National Post (National Edition)
U.S. stock indexes hit record closing highs
NEW YORK • Wall Street advanced on Monday, with all three major U.S. indexes reaching record closing highs as long-awaited pandemic relief and Brexit trade deals fueled investors’ risk appetite.
U.S. equities followed their European counterparts with a broad rally, and communications services and consumer discretionary stocks led the charge.
But crude oil prices slumped as weak demand and a potential increase in production offset the effects of the U.S. fiscal aid package signed late on Sunday by President Donald Trump.
Markets in Canada and Britain were closed on Monday in observance of the Boxing Day holiday.
He reversed course by signing a US$2.3 trillion stimulus and spending bill into law, heading off a potential government shutdown and setting the stage for congressional Democrats to push for more robust direct payments of US$2,000 to millions of Americans.
“Finally something has gotten done and it’s given the market reason to be optimistic,” said Robert Pavlik, senior portfolio manager at Dakota Wealth in Fairfield, Connecticut. “We’ve still got dark day days ahead with COVID, but with the stimulus package and Brexit deal, it gives us reason to focus on the positive.”
Britain reached a trade agreement with the European Union on Thursday, days before leaving one of the world’s largest trading blocs, and urged businesses to prepare for disruptions resulting from the completion of Brexit.
The Dow Jones Industrial Average rose 204.1 points, or 0.68 per cent, to 30,403.97, the S&P 500 gained 32.3 points, or 0.87 per cent, to 3,735.36 and the Nasdaq Composite added 94.69 points, or 0.74 per cent, to 12,899.42.
European shares had their strongest close in 10 months and German shares hit an alltime high on the U.S. stimulus and Brexit trade deals.
The ongoing rollout of coronavirus vaccines also buoyed sentiment, with Pfizer Inc announcing it expects to complete distribution of 200 million doses in Europe by September.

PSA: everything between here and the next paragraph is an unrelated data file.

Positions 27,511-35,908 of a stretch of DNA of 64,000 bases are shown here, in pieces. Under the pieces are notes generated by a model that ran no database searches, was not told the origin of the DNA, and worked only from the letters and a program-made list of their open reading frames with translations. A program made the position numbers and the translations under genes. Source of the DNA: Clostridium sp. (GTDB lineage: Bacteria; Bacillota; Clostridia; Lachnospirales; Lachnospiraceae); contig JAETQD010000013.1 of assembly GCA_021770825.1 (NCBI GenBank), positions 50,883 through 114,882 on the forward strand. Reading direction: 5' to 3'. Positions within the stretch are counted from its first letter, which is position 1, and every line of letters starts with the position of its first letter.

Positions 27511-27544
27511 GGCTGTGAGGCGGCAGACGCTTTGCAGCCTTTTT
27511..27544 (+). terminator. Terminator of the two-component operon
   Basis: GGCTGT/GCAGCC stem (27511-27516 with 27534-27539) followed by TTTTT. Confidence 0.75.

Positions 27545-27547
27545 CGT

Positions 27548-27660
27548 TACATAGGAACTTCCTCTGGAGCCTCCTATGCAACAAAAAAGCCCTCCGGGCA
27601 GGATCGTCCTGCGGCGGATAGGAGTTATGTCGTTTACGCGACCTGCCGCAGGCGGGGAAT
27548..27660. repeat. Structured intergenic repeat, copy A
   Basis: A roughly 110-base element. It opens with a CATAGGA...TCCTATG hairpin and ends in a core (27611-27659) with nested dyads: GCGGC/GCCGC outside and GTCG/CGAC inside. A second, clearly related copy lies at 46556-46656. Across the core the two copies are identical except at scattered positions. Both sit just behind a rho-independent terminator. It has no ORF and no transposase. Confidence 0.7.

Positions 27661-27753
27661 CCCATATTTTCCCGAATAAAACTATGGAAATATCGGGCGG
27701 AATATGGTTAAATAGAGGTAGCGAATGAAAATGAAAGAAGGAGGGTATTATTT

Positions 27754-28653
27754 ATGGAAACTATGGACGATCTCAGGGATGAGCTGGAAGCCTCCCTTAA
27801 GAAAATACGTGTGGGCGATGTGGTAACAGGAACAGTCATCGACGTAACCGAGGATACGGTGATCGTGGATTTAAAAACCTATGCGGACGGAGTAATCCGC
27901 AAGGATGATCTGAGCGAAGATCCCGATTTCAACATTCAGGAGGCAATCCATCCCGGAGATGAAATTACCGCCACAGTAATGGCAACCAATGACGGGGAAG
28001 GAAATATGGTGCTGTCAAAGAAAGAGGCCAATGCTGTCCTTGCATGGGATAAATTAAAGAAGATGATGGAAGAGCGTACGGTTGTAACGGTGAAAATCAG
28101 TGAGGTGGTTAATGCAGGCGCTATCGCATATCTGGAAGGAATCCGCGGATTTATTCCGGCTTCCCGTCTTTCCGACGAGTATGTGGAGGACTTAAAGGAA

The pan-European STOXX 600 index rose 0.66 per cent and MSCI’s gauge of stocks across the globe gained 0.55 per cent.
Not all the stock moves set records. Some of the year’s most expensive stocks encountered a wave of selling as investors moved to lock in gains in the last week of 2020.
Zoom Video Communications Inc. and DocuSign Inc., fell more than six per cent on Monday. Both companies have seen their shares soar this year amid a surge in new users and are trading at more than 20 times next year’s projected sales. The average price to estimated sales multiple in the technology-heavy Nasdaq 100 Stock Index is 4.6 times, according to data compiled by Bloomberg.
Among other notable decliners were digital-ad company Trade Desk Inc., which fell 11 per cent, and data-mining company Palantir Technologies Inc., which suffered a 7.6-percent drop. DoorDash, the food-delivery company whose shares debuted earlier this month, sank 6.7 per cent.
Crude prices dropped as the prospect of increased OPEC+ output in the face of weak demand dampened stimulus cheer.
U.S. crude dropped 1.26 per cent to settle at US$47.62 barrel. Brent settled at US$50.86 per barrel, down 0.84 per cent on the day.
Gold reversed its early gains as the dollar recovered its losses amid the stocks rally.
Spot gold dropped 0.2 per cent to US$1,872.87 an ounce.
U.S. Treasury yields rose early in the session but gave up those gains by the end of the session as the risk-on rally lost some steam.
Benchmark 10-year notes last rose 1/32 in price to yield 0.9264 per cent, from 0.93 per cent late on Thursday.
The 30-year bond last rose 4/32 in price to yield 1.6616 per cent, from 1.666 per cent late on Thursday.
The dollar was flat against a basket of world currencies but the euro gained strength as investors priced out Brexit risk.
The dollar index rose 0.03 per cent, with the euro up 0.06 per cent to US$1.2211.
The Japanese yen weakened 0.32 per cent versus the greenback at 103.84 per dollar, while sterling was last trading at US$1.3445, down 0.76 per cent on the day.